In the same volume, John Eisenberg from the Ontario Institute for Studies in Education noted the urgent, life-or-death challenges facing history in high schools. Students, politicians, and teachers cried out for courses that spoke directly to present-day realities. How could history in Ontario schools, so obsessed with great individuals, distant battlefields, and arcane details, answer their demand? In part, by programs including Third World materials, emphasizing the social and the economic, and addressing urgent issues, social, political, moral.Lewis Hertzmann from York University took much the same tack. Looking critically at Alberta, where history had been subordinated to social studies since the 1930s, he critiqued the failure of that province’s curriculum builders to understand the nature of history. In the name of exposing students to the most up-to-date progressive pedagogy, they disregarded the fact that “history has been healthfully aerated for over half a century by contact with all the social sciences, by anthropology no less than economics, psychology, and other branches of knowledge.” They dreamt of an unimaginably comprehensive “social studies” beyond the capacity of any teacher to understand, let alone teach. “To be coherent as a study, history must remain history, not social studies,” Hertzmann concluded. “Each of the social sciences, let it be remembered, has its own useful technical vocabulary, set of assumptions, and technical modes of operation. All make sense within their respective disciplines. But to mix them haphazardly, as has been done in the Alberta programme, is to invite incoherence and chaos.” Hertzmann was not defending the historian’s turf for venal reasons. He honestly and ardently believed that a classroom freed from the content and conceptual frameworks of history was a cultural tragedy.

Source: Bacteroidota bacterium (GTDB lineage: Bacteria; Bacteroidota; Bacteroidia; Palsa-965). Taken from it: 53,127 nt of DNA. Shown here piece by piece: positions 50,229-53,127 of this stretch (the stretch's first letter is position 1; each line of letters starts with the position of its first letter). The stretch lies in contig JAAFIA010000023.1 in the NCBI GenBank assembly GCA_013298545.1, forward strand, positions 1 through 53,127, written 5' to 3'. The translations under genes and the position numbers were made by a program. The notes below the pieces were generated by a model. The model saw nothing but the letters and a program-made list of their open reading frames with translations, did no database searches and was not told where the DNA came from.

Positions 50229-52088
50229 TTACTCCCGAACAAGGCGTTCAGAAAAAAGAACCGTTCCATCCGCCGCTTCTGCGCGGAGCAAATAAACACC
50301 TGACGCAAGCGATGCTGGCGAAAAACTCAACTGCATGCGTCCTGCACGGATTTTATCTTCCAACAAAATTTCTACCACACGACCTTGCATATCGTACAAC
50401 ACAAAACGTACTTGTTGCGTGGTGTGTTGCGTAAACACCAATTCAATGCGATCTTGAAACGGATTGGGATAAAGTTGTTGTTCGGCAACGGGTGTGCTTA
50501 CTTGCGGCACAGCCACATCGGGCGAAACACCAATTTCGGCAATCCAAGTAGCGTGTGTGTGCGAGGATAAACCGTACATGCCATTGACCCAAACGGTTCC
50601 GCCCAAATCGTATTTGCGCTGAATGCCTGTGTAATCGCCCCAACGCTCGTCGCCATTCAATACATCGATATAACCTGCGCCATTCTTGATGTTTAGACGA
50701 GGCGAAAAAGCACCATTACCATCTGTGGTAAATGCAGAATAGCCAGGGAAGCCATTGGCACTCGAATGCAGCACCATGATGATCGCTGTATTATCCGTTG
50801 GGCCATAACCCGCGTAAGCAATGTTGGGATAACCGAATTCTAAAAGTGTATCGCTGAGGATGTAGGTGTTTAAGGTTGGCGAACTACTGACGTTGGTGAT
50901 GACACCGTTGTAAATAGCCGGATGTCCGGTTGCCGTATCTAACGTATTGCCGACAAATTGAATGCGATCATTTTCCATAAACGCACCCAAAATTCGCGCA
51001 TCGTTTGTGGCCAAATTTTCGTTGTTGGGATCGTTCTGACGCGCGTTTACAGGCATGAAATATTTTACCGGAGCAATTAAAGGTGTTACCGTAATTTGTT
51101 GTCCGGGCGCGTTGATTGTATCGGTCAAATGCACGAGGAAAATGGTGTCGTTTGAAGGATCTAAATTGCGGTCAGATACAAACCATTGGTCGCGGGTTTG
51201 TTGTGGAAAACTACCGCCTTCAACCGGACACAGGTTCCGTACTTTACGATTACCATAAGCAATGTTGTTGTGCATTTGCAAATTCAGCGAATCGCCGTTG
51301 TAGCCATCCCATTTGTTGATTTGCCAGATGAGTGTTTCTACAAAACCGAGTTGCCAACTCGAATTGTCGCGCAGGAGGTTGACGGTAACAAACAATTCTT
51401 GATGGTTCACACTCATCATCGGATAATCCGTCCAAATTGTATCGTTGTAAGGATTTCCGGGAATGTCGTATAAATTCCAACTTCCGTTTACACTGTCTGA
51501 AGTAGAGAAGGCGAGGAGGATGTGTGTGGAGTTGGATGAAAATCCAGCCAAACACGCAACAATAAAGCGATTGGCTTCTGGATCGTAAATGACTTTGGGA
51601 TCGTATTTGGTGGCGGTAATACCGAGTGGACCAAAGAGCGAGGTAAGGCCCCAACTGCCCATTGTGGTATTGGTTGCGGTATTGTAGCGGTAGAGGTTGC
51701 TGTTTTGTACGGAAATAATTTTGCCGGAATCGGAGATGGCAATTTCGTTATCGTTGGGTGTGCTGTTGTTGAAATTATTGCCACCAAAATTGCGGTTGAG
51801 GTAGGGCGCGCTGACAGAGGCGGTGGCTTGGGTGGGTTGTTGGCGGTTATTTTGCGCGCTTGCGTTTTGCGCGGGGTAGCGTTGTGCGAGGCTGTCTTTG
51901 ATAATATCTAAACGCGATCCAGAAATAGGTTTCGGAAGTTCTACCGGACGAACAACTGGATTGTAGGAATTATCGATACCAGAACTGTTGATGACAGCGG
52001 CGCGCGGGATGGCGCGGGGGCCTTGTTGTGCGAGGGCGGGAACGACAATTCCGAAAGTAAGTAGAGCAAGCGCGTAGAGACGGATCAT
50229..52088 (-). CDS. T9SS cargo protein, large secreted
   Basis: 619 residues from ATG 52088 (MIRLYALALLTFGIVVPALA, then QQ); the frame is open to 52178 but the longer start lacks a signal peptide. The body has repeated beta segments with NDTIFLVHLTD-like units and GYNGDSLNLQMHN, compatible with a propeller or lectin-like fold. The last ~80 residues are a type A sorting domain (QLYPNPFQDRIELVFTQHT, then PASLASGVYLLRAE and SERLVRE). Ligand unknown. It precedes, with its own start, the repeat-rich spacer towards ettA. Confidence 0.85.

Teaching History in Canada held out some hope for history education in Canada. Gerald Walsh noted that history textbooks had improved in some Canadian provinces since the mid-1960s. The better textbooks did not set out to support a preconceived point of view.Walsh singled out histories written by professional historians in eastern Canada and singled out for praise those of Ontario, PEI, Saskatchewan and British Columbia, which he liked because they had adopted a strategy of “limited interpretation” and eschewed the old Whig stories of Inevitable Progress. On the other hand, Quebec’s history texts came in for a particularly scathing critique for being “distorted by the undue emphasis given to the Church and religion.” They gave students something closer to a morality play than a rational attempt at historical inquiry.